Group size: max. 6 persons
Date: 21 March 2019
Duration: 8 days
Total hours: 85
Level: Advanced (Fase II)
One time payment 2019:
€ 900,- total
€ 875,-* tuition fee &
€ 25,-* stud. service & amenities fee
or Instalments 2017:
€ 940,- total
3x € 305,-* tuition fee &
€ 25,-* stud. service & amenities fee
*automatic payment and excl. 0% VAT
Without automatic payment + 2%
Level: Advanced photography
Condition: DSLR or MFT camera
(see technical conditions)
Included: materials and equipment, tea and coffee
Not included: lunch, batteries.
During these classes you will experience how it is to work in a photo studio and build on your studio technique.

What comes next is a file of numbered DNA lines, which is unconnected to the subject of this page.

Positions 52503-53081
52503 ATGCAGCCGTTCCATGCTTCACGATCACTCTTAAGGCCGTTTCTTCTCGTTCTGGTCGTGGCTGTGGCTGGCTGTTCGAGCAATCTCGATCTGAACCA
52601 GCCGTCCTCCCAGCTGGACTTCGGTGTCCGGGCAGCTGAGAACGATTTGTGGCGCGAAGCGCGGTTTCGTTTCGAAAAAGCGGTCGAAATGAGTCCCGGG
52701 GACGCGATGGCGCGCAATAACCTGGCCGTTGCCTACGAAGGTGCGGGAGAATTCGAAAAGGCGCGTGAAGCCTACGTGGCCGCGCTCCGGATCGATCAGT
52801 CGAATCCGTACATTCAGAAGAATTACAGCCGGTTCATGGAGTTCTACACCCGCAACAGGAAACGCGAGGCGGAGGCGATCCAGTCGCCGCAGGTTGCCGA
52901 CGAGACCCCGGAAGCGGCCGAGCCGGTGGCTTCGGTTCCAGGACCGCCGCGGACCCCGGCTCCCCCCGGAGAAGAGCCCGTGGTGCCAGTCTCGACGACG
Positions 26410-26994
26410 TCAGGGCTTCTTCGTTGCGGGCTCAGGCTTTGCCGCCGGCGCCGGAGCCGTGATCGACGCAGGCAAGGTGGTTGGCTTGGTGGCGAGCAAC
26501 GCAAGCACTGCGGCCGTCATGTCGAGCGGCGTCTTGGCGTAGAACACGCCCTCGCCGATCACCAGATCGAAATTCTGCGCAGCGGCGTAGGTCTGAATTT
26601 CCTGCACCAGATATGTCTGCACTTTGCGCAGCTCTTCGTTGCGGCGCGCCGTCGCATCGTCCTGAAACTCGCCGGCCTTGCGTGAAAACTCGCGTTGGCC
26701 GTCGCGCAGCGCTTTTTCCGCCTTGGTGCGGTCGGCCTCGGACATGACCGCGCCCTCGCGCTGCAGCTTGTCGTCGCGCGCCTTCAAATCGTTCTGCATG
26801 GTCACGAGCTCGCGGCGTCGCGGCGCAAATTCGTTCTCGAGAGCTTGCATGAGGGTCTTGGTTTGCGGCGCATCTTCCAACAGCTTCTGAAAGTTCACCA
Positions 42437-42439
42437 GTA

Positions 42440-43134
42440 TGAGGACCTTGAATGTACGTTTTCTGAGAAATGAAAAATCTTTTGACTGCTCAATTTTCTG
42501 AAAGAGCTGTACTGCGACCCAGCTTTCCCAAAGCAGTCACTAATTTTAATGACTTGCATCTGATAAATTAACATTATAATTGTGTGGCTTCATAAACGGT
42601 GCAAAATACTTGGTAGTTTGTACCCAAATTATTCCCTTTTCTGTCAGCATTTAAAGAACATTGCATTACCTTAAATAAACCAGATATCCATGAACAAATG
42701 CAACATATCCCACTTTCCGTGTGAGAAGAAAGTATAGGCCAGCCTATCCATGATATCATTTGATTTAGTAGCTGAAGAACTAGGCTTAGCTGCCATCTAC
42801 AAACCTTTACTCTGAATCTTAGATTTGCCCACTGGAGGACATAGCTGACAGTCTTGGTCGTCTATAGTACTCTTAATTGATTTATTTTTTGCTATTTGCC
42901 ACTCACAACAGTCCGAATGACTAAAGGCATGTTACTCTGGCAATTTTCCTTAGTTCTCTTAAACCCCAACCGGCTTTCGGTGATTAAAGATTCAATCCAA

It is a totally different experience then shooting outside with available light, contrast and settings. Not being able to control hundred percent those circumstances outside, is exactly the opposite of working in a studio environment.
Here everything is possible, but you have to know how.
You create your set, place your lights and shoot. It looks so easy in the movies, but when you are working for the first time in a studio yourself, you will see how surprisingly hard it is.
Because working as studio photographer means that you will have to make all the decisions yourself. What kind of light would you like to use, soft or just the opposite. Do you prefer to work with the umbrella or the snoot instead. Where to put the lights and how will it affect the visual language of the image. And how do you compose a set?